Weekend Top Tip

I’m pretty sure Frankie wasn’t talking about sirloins and saddles of lamb but the important word here is RELAX. Every chef I know worth their salt* and every TV chef you watch will all tell you to let cooked meat relax. It is just not important it is imperative ! An impeccably sourced, correctly seasoned piece of meat will be dry and tough if not allowed to rest. Simply after cooking keep a steak warm and covered with foil for 5 minutes before serving. For an average chicken or joint of meat cover with a foil tent and keep in a warm oven for 20 to 25 minutes. The core temperature will actually rise and the meat will reabsorb its natural juices making it tender and tasty. From a duck breast to a glazed ham to a whole side of beef , when allowed to relax the difference is truly amazing.

 * In ancient Rome soldiers were paid part of their wages in salt – from which the term salary derives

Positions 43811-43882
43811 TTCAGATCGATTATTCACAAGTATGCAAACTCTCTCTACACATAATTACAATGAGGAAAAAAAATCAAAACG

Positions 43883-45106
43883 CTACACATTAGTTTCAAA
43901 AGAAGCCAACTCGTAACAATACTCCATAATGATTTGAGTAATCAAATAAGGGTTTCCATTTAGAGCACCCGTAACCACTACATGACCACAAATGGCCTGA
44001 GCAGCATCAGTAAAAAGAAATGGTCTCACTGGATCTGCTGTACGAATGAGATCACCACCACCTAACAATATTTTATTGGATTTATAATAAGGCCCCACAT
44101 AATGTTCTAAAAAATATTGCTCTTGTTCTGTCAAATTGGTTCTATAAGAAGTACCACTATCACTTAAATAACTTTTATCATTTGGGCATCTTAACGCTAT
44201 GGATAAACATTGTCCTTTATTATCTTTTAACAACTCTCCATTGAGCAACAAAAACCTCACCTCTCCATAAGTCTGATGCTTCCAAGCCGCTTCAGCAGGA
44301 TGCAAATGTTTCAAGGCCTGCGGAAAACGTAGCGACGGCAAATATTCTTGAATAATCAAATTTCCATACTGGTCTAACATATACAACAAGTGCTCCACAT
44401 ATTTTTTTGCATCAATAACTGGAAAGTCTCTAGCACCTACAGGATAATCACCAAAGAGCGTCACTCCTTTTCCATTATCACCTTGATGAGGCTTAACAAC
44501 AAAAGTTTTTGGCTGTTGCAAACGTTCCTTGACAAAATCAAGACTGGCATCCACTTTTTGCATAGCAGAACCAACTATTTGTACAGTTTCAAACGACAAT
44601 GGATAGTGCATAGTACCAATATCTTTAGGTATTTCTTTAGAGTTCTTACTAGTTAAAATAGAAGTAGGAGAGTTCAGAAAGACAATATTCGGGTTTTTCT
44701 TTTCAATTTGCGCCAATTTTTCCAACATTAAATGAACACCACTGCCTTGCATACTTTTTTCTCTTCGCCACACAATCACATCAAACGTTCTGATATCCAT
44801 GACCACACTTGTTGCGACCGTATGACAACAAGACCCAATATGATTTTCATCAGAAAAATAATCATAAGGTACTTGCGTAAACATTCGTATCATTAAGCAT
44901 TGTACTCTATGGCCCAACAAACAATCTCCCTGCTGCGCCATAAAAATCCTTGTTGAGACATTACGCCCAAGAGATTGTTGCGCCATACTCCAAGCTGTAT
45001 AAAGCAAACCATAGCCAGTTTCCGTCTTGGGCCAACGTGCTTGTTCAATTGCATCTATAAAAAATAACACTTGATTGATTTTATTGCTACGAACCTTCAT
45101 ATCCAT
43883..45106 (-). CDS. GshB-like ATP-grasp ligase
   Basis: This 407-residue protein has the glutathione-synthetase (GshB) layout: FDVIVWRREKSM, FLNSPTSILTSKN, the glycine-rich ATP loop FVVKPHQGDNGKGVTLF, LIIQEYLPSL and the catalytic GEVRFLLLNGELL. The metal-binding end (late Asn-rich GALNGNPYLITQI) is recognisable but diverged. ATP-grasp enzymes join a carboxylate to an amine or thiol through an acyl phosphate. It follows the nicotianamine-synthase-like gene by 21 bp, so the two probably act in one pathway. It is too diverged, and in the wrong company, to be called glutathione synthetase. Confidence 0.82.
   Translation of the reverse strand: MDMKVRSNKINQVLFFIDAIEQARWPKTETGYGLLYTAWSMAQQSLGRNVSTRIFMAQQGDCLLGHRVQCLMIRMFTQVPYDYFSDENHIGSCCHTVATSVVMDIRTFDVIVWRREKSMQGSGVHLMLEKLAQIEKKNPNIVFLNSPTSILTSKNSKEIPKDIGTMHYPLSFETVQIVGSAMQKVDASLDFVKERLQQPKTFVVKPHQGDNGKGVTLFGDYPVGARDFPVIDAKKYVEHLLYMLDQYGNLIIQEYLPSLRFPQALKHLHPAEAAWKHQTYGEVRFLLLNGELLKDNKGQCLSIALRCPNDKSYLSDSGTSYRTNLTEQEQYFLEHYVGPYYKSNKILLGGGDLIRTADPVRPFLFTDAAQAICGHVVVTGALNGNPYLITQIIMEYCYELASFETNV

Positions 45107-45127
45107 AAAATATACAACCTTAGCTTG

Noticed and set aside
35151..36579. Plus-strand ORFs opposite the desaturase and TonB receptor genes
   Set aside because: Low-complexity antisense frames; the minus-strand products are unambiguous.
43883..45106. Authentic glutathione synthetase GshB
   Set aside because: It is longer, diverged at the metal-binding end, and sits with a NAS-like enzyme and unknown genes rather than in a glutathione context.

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Weekend Top Tip

Rosemary Skewers

Bank holiday barbecuing for a truly  tantalizing taste bud treat use 12 – 15 cm pieces of woody rosemary stem to skewer meat or fish and vegetables for grilling and barbecuing. The skewers look great and add a fantastic flavour to your dish. Cut off the rosemary stems and pull off most of the lower leaves leaving around 2 cm at the top. Then soak the prepared stems in cold water for a couple hours, this will help prevent any skewer not covered with food from burning on the grill. Thread on your ingredients and cook.

Use marinated shoulder of lamb and peppers,  Monk fish and cherry tomatoes or king prawns and scallops wrapped in bacon.

Weekend Top Tip

Burger

As we are about to hit peak season for barbecues in the UK and everyone loves a char-grilled burger this is just a simple tip to help your delicious homemade burger keep its shape when cooking. All meat contracts slightly as it cooks and as the proteins in your burger heat up it will pull together. To keep a nice round shape simply press your thumb gently into the center of the burger as you put it on the grill leaving a slight imprint. As the meat contracts, the burger will not end up the shape of an orange but retain its perfect burger patty pattern.